The graph below shows three important lines: one for per capita income in the seven Minnesota MSAs (metro areas), one for Minnesota’s per capita income, and one for areas of Minnesota outside of MSAs (non-metro areas.) All are measured relative to the national level of per capita income.
Source: Bureau of Economic Analysis
The picture is quite stark: metro areas are significantly richer than non-metro areas. In particular, metro areas and the state average parallel one another over the period, with both the metro areas and the state growing faster than the national average. On the other hand, non-metro areas hovered around 82 percent of the national average, meaning that they grew at about the national average.
Income variation across metro areas
We can get more information by examining the MSAs more closely. The graph below illustrates the trends for Minneapolis-St. Paul along with the three MSAs located entirely within Minnesota (Rochester, Mankato and St. Cloud.) Income per person in the Twin Cities is clearly higher than any other MSA and grew faster than the national average over most of the period 1969 to 2009.
Source: Bureau of Economic Analysis
Rochester and St. Cloud also show strong upward movement for most of the period, as does Mankato in the past 20 years. Yet both St. Cloud and Mankato remain below the national average while Minneapolis-St. Paul and Rochester are above average.
A different pattern shows up when we study the MSAs on Minnesota’s borders with North Dakota and Wisconsin. First, while the within-state MSAs show consistent growth, three of the four MSAs exhibit a pattern I pointed out in last week’s post: rising incomes in the early 1970s and late 2000s, with a trough in between. This reflects the boom-bust cycles of agriculture, mining and oil extraction in the upper Midwest.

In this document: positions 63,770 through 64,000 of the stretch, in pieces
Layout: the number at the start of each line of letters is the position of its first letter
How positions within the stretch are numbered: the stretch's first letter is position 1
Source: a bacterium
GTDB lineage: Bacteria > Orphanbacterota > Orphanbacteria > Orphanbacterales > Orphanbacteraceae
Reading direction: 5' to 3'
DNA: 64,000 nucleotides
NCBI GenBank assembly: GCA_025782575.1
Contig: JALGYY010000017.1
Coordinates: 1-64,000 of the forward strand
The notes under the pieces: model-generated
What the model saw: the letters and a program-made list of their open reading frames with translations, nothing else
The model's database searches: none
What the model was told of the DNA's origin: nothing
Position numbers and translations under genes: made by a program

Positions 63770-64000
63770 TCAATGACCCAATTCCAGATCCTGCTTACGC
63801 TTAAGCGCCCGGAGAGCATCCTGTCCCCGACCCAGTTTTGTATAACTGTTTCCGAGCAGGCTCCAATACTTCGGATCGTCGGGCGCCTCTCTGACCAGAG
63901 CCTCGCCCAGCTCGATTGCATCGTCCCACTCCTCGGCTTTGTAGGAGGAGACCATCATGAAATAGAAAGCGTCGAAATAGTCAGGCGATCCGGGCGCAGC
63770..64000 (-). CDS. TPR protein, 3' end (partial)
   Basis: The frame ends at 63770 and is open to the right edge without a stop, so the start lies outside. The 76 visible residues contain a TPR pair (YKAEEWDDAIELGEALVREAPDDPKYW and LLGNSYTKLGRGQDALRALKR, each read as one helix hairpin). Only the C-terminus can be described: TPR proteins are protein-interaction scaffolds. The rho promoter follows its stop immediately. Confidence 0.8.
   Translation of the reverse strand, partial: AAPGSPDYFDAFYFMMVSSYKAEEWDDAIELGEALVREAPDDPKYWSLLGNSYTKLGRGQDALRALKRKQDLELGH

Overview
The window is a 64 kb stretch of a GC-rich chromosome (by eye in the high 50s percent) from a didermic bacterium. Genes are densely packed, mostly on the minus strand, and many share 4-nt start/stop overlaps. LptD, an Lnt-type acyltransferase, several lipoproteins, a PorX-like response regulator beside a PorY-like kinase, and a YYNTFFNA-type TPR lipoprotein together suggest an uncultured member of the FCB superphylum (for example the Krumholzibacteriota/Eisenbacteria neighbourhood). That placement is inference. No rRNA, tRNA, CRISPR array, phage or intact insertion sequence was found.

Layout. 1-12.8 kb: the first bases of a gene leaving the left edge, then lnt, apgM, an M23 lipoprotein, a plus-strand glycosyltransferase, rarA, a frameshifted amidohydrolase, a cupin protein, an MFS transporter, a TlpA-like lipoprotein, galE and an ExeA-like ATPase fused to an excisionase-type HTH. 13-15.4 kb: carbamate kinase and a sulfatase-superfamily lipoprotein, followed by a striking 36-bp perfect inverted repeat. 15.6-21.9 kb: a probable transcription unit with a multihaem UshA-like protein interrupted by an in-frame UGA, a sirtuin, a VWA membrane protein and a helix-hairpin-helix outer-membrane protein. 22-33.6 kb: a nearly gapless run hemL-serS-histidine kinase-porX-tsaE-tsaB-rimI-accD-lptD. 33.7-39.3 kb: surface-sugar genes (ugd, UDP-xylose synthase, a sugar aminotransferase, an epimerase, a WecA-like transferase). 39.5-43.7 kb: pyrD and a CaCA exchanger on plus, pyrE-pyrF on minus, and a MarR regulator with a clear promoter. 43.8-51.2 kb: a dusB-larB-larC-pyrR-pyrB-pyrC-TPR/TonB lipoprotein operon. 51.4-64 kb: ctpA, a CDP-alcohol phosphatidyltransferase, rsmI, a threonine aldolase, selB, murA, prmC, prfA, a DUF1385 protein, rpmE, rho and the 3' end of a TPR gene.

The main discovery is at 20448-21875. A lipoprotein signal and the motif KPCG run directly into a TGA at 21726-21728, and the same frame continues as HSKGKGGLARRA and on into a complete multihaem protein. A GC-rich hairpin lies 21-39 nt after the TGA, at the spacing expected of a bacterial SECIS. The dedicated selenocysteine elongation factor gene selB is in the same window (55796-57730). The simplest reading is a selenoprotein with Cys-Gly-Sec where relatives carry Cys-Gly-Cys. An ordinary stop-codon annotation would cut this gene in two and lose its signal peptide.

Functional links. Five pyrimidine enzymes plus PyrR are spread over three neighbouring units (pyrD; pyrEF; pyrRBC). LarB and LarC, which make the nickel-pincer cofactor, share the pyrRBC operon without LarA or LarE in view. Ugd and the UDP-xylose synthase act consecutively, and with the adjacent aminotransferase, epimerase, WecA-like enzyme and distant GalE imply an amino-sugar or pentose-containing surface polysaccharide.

Source: Bureau of Economic Analysis
Second, all of these metro areas are at or below the national average in income per person. Fargo might join Rochester and the Twin Cities in above-average incomes if current trends persist, but there is no sign of other areas reaching this level. The LaCrosse MSA (which includes Winona) shows no upward trend, meaning that it grew at about the national average and remained at about 90 percent of the national level of per capita income.
Fits a bigger pattern
We can put these data together with what we learned in last week’s column to tell a story. Minnesota went from below average to above average between World War II and the 1980s. At the same time, the Twin Cities in particular and metro areas within Minnesota in general grew steadily as well.
This fits a pattern identified by economists and public policy analysts. In particular, Edward Glaeser of Harvard University and Richard Florida of the University of Toronto have shown that metropolitan growth drove broader regional growth since World War II. In particular, cities and metro areas are magnets for talented people who both invigorate existing businesses and create new, fast-growing endeavors. This in turn attracts financial capital and encourages further growth.
Minneapolis-St. Paul’s economy is tied to the broad trends in the national and international economies and this benefited the Minnesota economy. By contrast, the border cities such as Fargo, Grand Forks and Duluth have historically been tied to their local regions and experience the booms and busts experienced in those regions.
A big question for the future is whether these areas, along with Mankato, Rochester and St. Cloud, can tap into the same forces that allowed the Twin Cities to prosper during the past 50 years.